Trump accidentally discovers a truth
WASHINGTON -- There is a reason bipartisan government is so hard these days. It's not because "both parties" are intransigent or because "both parties" have moved to the "extremes." It's because what were once widely seen as moderate, commonsense solutions are pushed off the table by a far right that defines compromise as acquiescence to its agenda.
And since I don't get to say it often, I want to thank President Trump for making this abundantly clear during the unexpectedly televised part of his meeting with congressional leaders on Tuesday. At one point, he stumbled into a sensible and compassionate approach to the plight of Dreamers -- immigrants brought here illegally by their parents when they were children. They have grown up entirely as Americans.
Temporarily, the "build a wall' president was transformed into a champion of what he called a "bill of love."
Trump's excursion into the politics of charity was prompted when Sen. Dianne Feinstein, D-Calif., asked if he would support a "clean DACA bill." By this she meant legislation that would maintain President Obama's Deferred Action for Childhood Arrivals program without funding a border wall or making any other concessions to immigration hard liners.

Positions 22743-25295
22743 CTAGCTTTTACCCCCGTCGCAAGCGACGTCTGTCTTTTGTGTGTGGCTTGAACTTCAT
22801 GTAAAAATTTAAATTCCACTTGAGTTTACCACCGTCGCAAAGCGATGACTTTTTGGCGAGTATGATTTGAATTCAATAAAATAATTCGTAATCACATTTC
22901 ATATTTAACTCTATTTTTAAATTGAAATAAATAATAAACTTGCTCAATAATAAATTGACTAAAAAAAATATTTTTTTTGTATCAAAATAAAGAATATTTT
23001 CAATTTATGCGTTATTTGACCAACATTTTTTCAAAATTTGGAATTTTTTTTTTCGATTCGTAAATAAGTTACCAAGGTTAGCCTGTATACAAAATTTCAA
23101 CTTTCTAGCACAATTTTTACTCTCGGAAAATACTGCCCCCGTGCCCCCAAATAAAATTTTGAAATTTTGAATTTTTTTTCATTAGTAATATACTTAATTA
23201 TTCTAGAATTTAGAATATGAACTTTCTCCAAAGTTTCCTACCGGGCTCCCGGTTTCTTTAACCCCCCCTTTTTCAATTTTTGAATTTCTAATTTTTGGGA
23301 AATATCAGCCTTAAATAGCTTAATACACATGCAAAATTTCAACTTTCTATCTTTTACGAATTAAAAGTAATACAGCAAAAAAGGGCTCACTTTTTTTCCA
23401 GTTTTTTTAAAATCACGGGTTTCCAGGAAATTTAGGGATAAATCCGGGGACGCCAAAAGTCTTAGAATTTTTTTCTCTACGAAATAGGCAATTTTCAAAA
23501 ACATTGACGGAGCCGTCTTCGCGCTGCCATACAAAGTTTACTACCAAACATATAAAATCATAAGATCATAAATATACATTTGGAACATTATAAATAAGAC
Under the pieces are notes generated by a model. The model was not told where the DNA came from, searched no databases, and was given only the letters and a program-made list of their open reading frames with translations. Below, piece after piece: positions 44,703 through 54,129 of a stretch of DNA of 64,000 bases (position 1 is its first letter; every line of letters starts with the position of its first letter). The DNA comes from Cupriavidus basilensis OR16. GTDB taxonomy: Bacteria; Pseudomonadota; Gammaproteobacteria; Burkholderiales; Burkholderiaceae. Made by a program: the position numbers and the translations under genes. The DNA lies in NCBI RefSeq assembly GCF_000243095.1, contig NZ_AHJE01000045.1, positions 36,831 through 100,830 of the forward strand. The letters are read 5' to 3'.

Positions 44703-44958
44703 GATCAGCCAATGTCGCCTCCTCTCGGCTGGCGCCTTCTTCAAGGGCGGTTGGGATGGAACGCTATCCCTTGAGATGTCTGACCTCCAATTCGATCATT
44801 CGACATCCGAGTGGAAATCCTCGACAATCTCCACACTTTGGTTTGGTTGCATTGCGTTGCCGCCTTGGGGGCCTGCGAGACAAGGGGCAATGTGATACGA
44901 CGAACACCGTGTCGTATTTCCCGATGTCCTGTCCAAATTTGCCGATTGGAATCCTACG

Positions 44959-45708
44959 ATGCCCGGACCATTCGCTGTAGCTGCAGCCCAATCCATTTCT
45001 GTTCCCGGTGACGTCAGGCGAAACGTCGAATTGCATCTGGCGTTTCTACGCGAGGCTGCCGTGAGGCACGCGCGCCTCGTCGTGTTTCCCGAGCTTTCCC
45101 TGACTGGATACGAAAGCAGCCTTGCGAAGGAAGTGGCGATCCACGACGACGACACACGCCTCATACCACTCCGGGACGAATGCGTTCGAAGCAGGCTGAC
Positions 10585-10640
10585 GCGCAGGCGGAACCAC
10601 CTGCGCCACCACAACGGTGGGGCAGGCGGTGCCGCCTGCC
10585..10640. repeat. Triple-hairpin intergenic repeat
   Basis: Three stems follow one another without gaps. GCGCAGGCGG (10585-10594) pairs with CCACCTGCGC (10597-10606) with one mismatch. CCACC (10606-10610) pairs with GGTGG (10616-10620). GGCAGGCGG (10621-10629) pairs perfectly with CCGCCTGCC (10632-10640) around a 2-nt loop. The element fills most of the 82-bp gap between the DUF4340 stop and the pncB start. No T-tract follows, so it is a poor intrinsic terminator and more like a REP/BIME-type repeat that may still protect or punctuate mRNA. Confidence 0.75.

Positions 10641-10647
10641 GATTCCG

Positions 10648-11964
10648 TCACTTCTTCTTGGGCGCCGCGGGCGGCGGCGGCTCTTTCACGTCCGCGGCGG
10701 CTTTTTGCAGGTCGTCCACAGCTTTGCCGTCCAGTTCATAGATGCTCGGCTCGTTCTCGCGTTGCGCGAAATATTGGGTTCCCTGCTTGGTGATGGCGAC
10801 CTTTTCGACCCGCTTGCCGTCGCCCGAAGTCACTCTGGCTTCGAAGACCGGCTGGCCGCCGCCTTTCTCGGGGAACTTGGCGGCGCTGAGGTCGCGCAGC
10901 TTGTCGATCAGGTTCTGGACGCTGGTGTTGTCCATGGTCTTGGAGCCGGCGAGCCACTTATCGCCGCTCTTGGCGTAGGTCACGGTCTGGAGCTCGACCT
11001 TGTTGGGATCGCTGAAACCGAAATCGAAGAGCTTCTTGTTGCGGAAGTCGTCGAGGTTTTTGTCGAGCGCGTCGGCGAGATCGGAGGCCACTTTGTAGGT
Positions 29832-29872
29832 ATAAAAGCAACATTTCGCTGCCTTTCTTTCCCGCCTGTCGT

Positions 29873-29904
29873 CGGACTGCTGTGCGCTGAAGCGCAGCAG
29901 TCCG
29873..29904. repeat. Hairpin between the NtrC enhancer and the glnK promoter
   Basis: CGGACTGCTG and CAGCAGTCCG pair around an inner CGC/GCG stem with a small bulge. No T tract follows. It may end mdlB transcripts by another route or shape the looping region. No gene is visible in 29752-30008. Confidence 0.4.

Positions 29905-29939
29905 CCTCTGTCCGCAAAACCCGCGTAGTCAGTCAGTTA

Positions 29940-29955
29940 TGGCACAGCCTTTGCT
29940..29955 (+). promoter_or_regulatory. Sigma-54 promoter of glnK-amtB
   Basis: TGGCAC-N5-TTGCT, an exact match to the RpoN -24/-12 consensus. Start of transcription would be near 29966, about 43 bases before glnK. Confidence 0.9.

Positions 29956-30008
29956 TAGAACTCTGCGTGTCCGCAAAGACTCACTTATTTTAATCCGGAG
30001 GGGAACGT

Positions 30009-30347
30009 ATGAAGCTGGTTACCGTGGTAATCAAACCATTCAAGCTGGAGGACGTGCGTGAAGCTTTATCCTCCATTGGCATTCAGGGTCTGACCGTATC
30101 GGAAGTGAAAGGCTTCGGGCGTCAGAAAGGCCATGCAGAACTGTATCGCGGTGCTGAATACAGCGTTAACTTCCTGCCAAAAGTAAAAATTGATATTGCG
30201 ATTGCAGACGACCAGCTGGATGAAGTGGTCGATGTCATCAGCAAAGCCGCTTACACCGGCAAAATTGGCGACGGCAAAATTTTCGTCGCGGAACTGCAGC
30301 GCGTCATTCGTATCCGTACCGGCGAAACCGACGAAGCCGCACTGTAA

Trump, who had set DACA to expire this March, was ready to roll. "Yeah, I would like to do it," he said. And he went farther, expressing a desire for "comprehensive immigration reform" that would legalize the status of the nation's 11 million undocumented immigrants.
It fell to House Majority Leader Kevin McCarthy, R-Calif., to remind Trump of his actual position, or at the least the position he has espoused most often, by suggesting politely that "you need to be clear, though. ... You have to have security."
The newly gracious Trump was pummeled by parts of his right-wing base for embracing the view of former Florida Gov. Jeb Bush, whom he had derided in 2016 for calling on us to love our immigrant brothers and sisters. At 7:16 p.m. on Tuesday, the president retreated on Twitter: "As I made very clear today our country needs the security of the Wall on the Southern Border, which must be part of any DACA approval." Of course, if he had been "very clear," he wouldn't have needed to send that tweet.
Most of Trump's critics played his performance as a sign of his ignorance about the issues before him, and, yes, of his own policy commitments. It was also an object example of his habit in face-to-face meetings of agreeing with nearly everything everyone says.
There's a lot to this, but the larger lesson is more important: Progress in many areas where the parties could work together is being blocked because of the need for Trump and the Republican Party to kowtow to conservative ultras.
In his unguarded moment, Trump simply reflected the belief of the vast majority of Americans that it is ridiculous and cruel to deport the Dreamers.